What lessons are there for India?
Yes, there seem to be some lessons India can learn from Sri Lanka
The just concluded Sri Lankan general elections were more than an election in India’s neighbouring nation.
Sri Lanka ,many Indians may not know, why even in other countries might not know had the most Westminster-type Constitution in the world, of course just outside the UK. The most distinguished Constitution expert, the late Ivor Jennings, we students from the Commonwealth countries studied in the UK universities was so famous in our times.
In fact, Jennings also wrote the first Constitution of Pakistan. When we were students at Oxford in the late 1950s there were many students from Sri Lanka and Pakistan and in fact some of my contemporaries went on to become great political leaders in their respective countries. This was true for Sri Lanka and also for Pakistan.
Also for Africa.
In my time, I once invited the late distinguished journalist, Kingsly Martin to speak to the Indian students and he wrote back to advise me to invite the “Pakistanis”, Pakistani students had their “Majlis” and they happily responded to my invitation and that meeting address by Kindly Martin, the great friend of India and Pakistan remains in my memory as one of the most successful India-Pakistan students get-together.
Now we read for our Constitutional History course many distinguished Constitutional experts and Oxford had plenty of them and one was clearly Sir Ivor Jennings.
When I was in Colombo recently I found Jennings’ books everywhere and he remained as Vice-Chancellor of Colombo university as well.
Now, the point I was to draw the readers to be that lately Sri Lanka, like many other Commonwealth countries including Pakistan, didn’t live with its original Constitution.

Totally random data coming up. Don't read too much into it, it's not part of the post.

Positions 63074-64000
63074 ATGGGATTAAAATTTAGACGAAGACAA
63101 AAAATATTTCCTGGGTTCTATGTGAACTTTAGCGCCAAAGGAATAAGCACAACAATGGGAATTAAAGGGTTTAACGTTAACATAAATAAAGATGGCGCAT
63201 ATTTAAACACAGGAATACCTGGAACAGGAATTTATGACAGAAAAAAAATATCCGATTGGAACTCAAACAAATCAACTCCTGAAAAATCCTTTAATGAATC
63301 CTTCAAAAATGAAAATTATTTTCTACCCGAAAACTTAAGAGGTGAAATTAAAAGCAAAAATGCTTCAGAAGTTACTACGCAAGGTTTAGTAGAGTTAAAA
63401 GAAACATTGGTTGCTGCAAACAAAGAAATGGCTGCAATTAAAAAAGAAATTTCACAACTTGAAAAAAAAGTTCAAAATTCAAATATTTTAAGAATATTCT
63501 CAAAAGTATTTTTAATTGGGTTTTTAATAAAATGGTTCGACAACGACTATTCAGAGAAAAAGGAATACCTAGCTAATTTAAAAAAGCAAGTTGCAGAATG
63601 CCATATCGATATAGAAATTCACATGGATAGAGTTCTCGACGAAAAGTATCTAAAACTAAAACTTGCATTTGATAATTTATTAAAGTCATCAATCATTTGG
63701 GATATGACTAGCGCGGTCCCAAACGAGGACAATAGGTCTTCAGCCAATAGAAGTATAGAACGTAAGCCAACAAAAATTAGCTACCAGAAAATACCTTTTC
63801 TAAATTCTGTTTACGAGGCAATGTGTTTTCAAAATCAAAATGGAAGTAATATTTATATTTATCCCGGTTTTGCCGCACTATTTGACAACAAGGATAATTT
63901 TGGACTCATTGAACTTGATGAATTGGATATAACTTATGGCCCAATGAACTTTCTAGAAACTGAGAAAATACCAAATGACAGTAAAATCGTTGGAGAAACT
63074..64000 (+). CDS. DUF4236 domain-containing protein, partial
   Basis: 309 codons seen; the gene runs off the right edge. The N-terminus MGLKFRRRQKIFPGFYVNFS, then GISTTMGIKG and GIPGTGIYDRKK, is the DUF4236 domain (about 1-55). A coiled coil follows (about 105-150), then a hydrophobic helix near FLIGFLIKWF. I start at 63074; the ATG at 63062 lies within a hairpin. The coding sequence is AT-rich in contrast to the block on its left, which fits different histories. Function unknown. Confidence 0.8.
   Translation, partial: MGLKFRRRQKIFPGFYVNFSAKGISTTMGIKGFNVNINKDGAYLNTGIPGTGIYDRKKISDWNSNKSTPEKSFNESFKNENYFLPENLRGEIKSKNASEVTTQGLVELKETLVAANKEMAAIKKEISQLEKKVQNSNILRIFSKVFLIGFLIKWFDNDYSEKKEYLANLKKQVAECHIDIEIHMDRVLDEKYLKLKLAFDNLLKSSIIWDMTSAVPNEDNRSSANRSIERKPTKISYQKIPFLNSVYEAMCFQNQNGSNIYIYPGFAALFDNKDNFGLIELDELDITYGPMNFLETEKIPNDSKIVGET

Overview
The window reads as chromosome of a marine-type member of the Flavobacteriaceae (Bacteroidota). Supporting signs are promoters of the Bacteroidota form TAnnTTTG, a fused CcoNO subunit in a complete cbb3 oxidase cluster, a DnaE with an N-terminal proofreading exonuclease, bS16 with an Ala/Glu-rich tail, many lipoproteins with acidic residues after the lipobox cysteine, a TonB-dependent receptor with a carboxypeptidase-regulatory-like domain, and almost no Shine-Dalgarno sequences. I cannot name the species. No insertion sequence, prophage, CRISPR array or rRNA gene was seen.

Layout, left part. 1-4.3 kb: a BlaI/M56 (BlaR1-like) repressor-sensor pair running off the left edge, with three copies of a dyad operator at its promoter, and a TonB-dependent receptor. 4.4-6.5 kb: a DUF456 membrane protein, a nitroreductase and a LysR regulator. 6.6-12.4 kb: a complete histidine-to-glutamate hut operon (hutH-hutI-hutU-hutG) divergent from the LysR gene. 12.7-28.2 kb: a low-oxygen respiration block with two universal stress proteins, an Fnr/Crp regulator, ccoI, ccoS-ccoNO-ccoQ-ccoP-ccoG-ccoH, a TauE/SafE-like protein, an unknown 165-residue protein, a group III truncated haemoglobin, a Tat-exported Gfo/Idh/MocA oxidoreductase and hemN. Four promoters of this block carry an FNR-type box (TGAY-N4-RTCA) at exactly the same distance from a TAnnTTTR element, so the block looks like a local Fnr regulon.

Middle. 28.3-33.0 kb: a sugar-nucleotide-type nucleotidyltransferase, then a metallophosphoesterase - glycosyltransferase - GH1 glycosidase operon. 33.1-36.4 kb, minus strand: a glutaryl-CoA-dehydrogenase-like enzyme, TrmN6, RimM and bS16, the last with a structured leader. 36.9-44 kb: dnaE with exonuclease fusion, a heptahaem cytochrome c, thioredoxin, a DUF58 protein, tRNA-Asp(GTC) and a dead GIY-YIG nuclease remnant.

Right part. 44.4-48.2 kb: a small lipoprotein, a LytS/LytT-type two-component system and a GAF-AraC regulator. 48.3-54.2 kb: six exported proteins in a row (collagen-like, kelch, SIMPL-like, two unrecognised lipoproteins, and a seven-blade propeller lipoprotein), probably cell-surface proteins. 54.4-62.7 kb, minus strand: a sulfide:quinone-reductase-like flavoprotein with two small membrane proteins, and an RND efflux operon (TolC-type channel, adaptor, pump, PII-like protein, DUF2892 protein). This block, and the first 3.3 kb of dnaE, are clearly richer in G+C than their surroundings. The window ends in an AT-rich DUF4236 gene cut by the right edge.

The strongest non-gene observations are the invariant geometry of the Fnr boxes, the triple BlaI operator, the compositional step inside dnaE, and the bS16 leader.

This is in sharp contrast to the Indian Constitution which was drafted fully with Indian talent and as such it survived all the other Constitutions that were drafted by outsider talent!
Does this statement say anything about the Indian Constitution or the Indian talent?
I am of the view that why a country’s Constitution succeeds of fails is a difficult question to answer so straightaway.
India had leaders who, again, were shaped by a different type of leadership qualities. Both Gandhiji and Pandit Nehru were also of different types of human beings.
May be, who knows, that the Indian people, their psychology, their past history, in particular their history under the British rule and may be their religion, their culture, the often-quoted, unity in diversity and much else might have contributed to the success of the working of the Indian Constitution and also the Indian democracy.
Now, the one lesson I want to draw to the attention of the Indian people is that lately Sri Lanka had undergone a great transformation. The government there under President Mahindra Rajapaksha had won a bloody civil war that ranged for over 30 long years. Given Sri Lanka’s geography, its proximity to India, Tamil Nadu, the war won by the Sri Lankan government had traumatised the Sri Lankan citizens, both the Tamils and the Sinhala population beyond easy description.